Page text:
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Sport as the opiate of the people

By Peter Sellick - posted Wednesday, 1 April 2015

Marx may have stated that religion is the opiate of the people but in Australia that position is taken by sport. Just as Marx thought, with some justification, that religion kept people in their place, sport has the same narcotic influence on populations. It promotes a shallow tribalism and distracts us from the real concerns of life.

Having said this I feel the need to make some disclaimers. I like sport. I have never been very good at it but I fenced, surfed, sailed and I play a round of golf a week. But, it is obvious to me that the obsession with sport in Australia displaces serious thought. Talking about sport is social oil for us. I meet strangers on the golf course who immediately inquire about my allegiances and interests. We are both disappointed when we find that I do not speak the language. I belong to a different tribe.

I know this sounds Puritan, but hear me out.


We feel we are doing our duty to our children if they are engaged at an early age in cricket or football. We dress them in the colours of our favourite team at an early age. Young people delight in the body and in play and are susceptible to our urgings. Boys especially adopt sporting role models. They see that manliness is about using the body. Playing sport at a high level is the aspiration of parents and children that displaces other options.

While there are many beneficial aspects to playing sport there are also many downsides.

For example, children are immediately placed in competition. It is interesting that in the early football teams that my grandchildren play nobody is expected to keep score, as though competition is recognised as a bad thing. Of course, no one is fooled; the game is always about winning. Men are set against it each other at an early age. Perhaps this is why Helen Garner notes: "Oh, how bleak and windswept it seems to women, the landscape of what some men call friendship."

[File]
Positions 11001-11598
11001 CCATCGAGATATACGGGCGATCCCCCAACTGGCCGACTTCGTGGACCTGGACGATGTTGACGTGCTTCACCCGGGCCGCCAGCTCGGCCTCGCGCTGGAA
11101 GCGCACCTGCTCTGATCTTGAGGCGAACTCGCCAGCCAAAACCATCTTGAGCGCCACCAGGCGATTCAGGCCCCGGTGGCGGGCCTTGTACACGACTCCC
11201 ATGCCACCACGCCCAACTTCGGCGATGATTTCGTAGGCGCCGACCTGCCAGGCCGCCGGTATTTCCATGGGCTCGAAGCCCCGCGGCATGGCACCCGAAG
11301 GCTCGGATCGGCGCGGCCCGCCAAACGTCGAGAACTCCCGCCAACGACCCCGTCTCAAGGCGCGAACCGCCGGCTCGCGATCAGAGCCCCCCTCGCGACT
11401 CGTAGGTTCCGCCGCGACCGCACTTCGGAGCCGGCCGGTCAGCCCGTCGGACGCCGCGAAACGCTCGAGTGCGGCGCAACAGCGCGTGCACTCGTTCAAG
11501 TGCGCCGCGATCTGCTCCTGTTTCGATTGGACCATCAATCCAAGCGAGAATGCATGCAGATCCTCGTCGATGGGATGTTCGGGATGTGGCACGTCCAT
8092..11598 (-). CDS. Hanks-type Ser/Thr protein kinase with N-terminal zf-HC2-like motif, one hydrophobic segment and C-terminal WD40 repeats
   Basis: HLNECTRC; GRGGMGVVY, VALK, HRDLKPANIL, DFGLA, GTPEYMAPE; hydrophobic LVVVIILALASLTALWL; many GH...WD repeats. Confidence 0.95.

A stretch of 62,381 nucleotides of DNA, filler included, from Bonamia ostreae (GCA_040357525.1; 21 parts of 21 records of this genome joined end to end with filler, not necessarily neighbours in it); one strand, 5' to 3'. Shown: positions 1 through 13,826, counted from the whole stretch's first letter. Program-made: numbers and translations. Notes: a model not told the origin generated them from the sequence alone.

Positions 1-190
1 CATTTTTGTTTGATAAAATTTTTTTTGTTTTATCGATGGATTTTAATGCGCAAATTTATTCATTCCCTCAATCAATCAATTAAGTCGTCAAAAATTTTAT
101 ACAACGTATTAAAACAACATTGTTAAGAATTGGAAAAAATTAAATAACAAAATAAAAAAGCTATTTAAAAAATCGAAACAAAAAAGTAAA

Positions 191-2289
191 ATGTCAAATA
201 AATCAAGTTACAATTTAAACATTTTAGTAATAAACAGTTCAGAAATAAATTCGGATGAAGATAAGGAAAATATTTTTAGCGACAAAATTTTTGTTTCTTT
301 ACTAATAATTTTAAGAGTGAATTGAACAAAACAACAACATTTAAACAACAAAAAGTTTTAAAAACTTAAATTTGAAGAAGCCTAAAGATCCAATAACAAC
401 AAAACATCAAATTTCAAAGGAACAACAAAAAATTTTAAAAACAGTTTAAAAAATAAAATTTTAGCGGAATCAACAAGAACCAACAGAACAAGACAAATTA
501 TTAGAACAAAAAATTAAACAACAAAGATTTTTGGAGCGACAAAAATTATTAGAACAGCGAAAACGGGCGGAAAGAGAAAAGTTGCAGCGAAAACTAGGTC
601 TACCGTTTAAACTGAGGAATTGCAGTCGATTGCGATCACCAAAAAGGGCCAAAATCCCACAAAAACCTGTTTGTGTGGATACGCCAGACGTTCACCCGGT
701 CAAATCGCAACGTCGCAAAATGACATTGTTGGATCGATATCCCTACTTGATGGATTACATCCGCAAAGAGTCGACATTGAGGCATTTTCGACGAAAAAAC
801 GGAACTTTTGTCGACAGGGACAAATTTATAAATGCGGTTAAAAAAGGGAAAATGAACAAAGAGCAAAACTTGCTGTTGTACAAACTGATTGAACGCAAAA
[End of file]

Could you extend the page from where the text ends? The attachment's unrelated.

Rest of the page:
Is this why men feel uncomfortable talking about their emotional life, their marriages, and their disappointments even their joys? Is this why they have to drink so much in order to reach a state of honesty and intimacy?

Playing sport teaches teamwork, discipline and the importance of strategy but it is intellectually bankrupt. It makes us lazy because it is so easy to talk about. And when it is all over, when the knees have given out and the shoulders have been reconstructed, what do we have to show for it? I know people who have shelves stacked with trophies that are too precious to throw out.

I find myself envying the exhilaration on the faces of winning teams. This must be the best feeling of all! And the fans share in that feeling, for the tribe has won and we are members of it. God has touched us. It is the closest that many of us come to of religious experience.


But then the hangover; sporting heroes find that all that training, all that dedication has not equipped them for a life away from the roaring crowds. They have been seduced by fame and are famous no longer. Some meet tragic ends in drugs and booze, a moments silence is observed, black armbands are worn but the game goes on. The game is haunted by the prospect of the end, of emptiness and despair. What now?

The figure of Rabbit Angstrom from Updike's novels looms before us. The once successful high school basketball player whose life is lived in the shadow of early glory finds life difficult because the magic is gone. Life seems dull and pointless after the adulation and fame disappears. It is no wonder that too many of our sport stars find themselves in difficulty upon retirement. It was not so bad when playing sport at a high level could be fitted into normal working life. But now the temperature has been turned up and commitment is total and the pay extravagant so that a normal working life for many has not been developed.

Devotion to the sporting life can be intellectually and emotionally crippling. All your need to do is to listen to the speech of sports men and women who are at the elite level to see that they have mortgaged their lives over to being the best, often, as in athletics, in a very narrow expertise. It may be possible to want and work for only one thing. How have they been persuaded to do this? The "game" has ceased to be a game, it is serious, often ultimately serious. Such is the social construction of elite sports in our time. It is the ego that is constantly threatened and many fall by the wayside.

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About the Author

Peter Sellick an Anglican deacon working in Perth with a background in the biological sciences.

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